The announcement in South Bend comes as little surprise. No potential contender in the burgeoning Democratic field has seen as rapid a rise in the early stages of the campaign as Buttigieg, who went from obscure Midwestern politician to top-tier contender in a matter of weeks.
At 37, Buttigieg will be the youngest entrant in a field that features 77-year-old U.S. Senator Bernie Sanders of Vermont and, likely soon, 76-year-old former Vice President Joe Biden – a contrast Buttigieg has emphasized in campaign events.
The man known as “Mayor Pete” has styled himself as the voice of the millennial generation, often talking about what the United States might look like decades from now. He is the first openly gay major presidential candidate, which has given him inroads into a Democratic base that increasingly values diversity and progressivism.
As mayor of South Bend since 2012, he has presided over an economic turnaround that has brought new investment into the struggling northwestern Indiana industrial town, an achievement likely to be a central plank of his presidential campaign.
Polls of voters in Iowa and New Hampshire released last week showed Buttigieg in third place in both early-voting states, although still well behind Biden and Sanders. Buttigieg raised $7 million in the first quarter of the year, surpassing more established rivals such as U.S. Senator Elizabeth Warren of Massachusetts.
More than a dozen Democrats have announced a run for the chance to take on President Donald Trump, a Republican, in the November 2020 general election. Democratic voters will begin the process of selecting a nominee in a series of contests beginning early next year.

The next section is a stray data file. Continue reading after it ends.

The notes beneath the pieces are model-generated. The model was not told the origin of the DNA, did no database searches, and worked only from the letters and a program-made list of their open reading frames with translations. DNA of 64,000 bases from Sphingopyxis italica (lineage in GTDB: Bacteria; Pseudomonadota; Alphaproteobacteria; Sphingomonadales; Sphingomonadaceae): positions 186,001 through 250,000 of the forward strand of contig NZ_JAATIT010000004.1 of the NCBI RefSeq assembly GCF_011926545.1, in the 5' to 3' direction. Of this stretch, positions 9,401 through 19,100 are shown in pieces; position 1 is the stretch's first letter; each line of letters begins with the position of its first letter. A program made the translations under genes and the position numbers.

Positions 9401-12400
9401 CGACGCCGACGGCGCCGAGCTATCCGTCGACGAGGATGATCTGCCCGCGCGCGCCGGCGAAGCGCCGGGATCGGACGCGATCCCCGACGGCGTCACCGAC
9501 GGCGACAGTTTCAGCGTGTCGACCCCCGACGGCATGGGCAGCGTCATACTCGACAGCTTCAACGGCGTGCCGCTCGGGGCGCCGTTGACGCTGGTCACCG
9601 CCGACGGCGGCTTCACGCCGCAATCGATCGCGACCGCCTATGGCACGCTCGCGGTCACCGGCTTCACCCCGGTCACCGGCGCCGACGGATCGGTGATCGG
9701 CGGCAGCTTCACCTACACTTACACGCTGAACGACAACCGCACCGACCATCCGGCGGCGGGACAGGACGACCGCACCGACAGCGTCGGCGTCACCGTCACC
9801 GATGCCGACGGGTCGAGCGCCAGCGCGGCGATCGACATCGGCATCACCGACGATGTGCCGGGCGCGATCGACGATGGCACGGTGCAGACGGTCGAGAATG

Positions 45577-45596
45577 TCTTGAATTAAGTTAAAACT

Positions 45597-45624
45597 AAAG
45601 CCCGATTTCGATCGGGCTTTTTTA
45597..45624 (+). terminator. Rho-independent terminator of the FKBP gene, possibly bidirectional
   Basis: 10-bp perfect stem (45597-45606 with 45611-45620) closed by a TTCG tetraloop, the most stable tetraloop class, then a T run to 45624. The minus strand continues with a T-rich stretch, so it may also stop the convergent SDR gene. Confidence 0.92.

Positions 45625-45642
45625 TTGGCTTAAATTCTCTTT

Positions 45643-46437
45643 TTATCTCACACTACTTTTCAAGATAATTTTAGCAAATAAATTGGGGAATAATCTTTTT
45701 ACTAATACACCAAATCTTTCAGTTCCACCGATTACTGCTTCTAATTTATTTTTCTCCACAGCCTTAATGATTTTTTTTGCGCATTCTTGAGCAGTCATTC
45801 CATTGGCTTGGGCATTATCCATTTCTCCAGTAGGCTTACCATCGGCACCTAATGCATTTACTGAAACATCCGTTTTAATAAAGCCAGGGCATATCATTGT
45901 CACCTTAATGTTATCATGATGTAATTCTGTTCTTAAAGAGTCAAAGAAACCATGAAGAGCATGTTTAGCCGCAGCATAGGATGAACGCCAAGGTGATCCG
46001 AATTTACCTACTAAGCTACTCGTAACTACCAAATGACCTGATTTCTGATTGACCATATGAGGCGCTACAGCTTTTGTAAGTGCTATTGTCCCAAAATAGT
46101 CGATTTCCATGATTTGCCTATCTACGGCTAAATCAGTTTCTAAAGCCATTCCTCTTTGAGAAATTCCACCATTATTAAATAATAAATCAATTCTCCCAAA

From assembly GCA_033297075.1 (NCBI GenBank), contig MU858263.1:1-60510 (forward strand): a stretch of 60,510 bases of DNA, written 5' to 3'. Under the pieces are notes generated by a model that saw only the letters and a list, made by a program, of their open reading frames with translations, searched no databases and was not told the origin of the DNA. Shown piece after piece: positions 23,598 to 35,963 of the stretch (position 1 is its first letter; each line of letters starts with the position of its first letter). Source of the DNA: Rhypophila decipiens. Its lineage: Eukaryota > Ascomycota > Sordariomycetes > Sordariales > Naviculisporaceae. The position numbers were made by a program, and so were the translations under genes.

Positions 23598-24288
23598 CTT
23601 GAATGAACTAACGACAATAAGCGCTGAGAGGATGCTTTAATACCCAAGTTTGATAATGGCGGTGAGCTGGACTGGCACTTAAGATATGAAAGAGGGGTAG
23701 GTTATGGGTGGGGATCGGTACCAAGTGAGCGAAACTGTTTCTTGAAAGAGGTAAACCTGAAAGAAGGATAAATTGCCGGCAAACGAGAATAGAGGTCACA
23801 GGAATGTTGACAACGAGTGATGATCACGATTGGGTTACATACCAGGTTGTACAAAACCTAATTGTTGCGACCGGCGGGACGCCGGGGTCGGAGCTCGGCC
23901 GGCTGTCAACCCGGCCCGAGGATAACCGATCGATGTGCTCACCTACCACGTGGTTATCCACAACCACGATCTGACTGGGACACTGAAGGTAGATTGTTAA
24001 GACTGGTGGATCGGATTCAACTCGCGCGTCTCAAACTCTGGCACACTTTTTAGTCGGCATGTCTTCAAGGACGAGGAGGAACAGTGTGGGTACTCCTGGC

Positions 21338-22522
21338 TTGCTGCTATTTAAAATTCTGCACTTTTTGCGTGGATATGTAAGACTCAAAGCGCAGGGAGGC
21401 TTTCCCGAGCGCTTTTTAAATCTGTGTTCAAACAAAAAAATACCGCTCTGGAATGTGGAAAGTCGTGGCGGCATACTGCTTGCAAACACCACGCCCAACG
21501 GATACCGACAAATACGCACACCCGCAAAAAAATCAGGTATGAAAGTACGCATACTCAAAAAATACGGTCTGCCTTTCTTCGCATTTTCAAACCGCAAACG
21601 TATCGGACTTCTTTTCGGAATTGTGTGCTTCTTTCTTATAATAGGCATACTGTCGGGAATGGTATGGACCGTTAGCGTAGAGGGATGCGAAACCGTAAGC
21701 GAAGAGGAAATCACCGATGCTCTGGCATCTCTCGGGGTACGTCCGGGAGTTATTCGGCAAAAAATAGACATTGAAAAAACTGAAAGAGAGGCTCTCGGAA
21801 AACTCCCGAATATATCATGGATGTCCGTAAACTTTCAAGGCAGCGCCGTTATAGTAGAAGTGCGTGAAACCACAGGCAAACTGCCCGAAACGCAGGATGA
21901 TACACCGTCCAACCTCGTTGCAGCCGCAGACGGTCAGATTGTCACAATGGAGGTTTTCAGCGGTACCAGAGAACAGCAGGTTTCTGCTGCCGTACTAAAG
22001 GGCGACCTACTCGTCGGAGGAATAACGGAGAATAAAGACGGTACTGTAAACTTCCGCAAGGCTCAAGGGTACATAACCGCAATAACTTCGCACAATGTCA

A former Rhodes Scholar, consultant for the firm McKinsey and Co and U.S. Navy reservist who served in Afghanistan, Buttigieg has the kind of background that could appeal to both moderates and progressives in the party.
But questions will persist about whether the mayor of an Indiana city of 100,000 residents is ready to run a nation of 330 million.
Buttigieg talks about his faith more frequently than many Democrats on the campaign trail. That recently brought him into direct conflict with Vice President Mike Pence, a former governor of Indiana.
At a lesbian, gay and transgender rights group event in Washington last week, Buttigieg made headlines when he argued that being gay was not a choice.
“That’s the thing I wish the Mike Pences of the world would understand: that if you’ve got a problem with who I am, your problem is not with me. Your quarrel, sir, is with my creator.”
Pence answered the criticism in an interview with CNN, saying “I hope Pete will offer more to the American people than attacks on my Christian faith or attacks on the president as he seeks the highest office in the land.”
Reporting by James Oliphant; Editing by Colleen Jenkins and Jonathan Oatis